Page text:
Younger kids (ages 5-10)

  • Dusting
  • Separating whites and colored laundry
  • Bringing small wastepaper baskets to the larger baskets

Older kids (ages 11-15)

  • Clean out the garage or attic (they can then hold a garage sale and earn extra money)
  • Sweep walks or shovel snow
  • Be responsible for the recycling

A hint about pay

Pay by the job, not by the hour. For the younger kids, you can pay them $1 to $2 per job. For the older ones, you figure out what amount of time you think each job should take. For instance, if you think it should take one hour to sweep the walks, pay them half of what minimum wages are in your area. Explain that if you hired a professional, the job would probably be done more professionally! Feel free to pay bonuses for a really great job.

Hotel Mom and Dad

The other phenomenon that is happening is that a huge number of our adult kids returned to the empty nest during the pandemic. In fact, Pew Research found that the majority of young adults now live with their parents again. This even surpasses the previous peak that occurred during the Great Depression.

Although it is always great to have the kids at home, it comes with its own financial pressures. You may have downsized your home, and physical space may be limited for your adult kids, with maybe their kids and pets. You may be one of those seniors who had to take early retirement and are really squeezed for cash, and your severance for early retirement may be running out fast.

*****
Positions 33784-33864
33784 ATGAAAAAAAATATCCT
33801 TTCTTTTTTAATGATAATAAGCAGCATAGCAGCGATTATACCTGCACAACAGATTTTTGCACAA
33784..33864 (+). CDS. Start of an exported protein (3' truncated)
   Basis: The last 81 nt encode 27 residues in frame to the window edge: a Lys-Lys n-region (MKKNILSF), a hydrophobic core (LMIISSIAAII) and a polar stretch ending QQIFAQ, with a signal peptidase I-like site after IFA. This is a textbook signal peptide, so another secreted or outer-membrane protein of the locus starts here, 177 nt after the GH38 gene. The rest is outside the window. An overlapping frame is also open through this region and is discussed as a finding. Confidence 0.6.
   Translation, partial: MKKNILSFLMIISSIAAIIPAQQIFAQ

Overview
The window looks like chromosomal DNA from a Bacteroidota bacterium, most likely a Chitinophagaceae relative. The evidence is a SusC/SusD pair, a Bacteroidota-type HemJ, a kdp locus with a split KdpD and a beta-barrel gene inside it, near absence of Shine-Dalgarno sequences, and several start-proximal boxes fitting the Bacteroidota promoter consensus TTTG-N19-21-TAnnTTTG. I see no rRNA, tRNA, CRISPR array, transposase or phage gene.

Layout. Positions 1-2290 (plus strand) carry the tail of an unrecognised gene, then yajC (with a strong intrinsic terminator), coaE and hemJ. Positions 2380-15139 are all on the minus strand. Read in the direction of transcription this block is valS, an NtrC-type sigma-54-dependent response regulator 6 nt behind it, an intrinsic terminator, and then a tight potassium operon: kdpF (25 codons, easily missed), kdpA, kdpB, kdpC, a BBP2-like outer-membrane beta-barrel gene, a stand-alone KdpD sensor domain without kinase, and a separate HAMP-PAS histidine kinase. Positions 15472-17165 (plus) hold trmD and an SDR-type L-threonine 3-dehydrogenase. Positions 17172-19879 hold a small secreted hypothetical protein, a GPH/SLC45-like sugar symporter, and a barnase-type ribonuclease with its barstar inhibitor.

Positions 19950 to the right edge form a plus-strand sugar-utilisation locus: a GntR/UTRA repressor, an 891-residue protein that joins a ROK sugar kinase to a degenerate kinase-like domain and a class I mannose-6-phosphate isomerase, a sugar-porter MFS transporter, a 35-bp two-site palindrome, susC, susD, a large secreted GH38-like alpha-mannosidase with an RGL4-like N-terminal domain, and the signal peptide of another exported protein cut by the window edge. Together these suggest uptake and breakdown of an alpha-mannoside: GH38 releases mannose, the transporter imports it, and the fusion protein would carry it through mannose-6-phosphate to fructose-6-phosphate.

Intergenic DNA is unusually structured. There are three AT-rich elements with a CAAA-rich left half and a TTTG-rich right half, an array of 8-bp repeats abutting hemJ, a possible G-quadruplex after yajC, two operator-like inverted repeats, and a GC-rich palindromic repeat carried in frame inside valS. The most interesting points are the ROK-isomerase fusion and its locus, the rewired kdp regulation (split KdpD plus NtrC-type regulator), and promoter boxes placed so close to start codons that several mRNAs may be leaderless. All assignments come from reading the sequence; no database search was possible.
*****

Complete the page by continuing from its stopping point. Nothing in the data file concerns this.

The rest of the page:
Come Clean with Your Kids

Be honest with your adult kids. This doesn’t have to be an uncomfortable conversation, because you are coming from your heart. You want to be there to be a safe-haven for your kids, but you want to set up a workable situation for all parties. Sit down with them and discuss your financial situation and what your real budget looks like. Create a new budget together that includes total food costs, utility increases, maybe shared car expenses and any other new expenses that have crept into your budget now that the kids are back at home.

It is also appropriate to ask if they are seeking employment and new living arrangements, and of course, the timeframe.

It truly is time to be “Money smart in tough times.”


This article was written by and presents the views of our contributing adviser, not the Kiplinger editorial staff. You can check adviser records with the SEC or with FINRA.

Neale Godfrey, Financial Literacy Expert
President & CEO, Children's Financial Network Inc.

Neale Godfrey is a New York Times #1 best-selling author of 27 books, which empower families (and their kids and grandkids) to take charge of their financial lives. Godfrey started her journey with The Chase Manhattan Bank, joining as one of the first female executives, and later became president of The First Women's Bank and founder of The First Children's Bank. Neale pioneered the topic of "kids and money," which took off after her 13 appearances on "The Oprah Winfrey Show."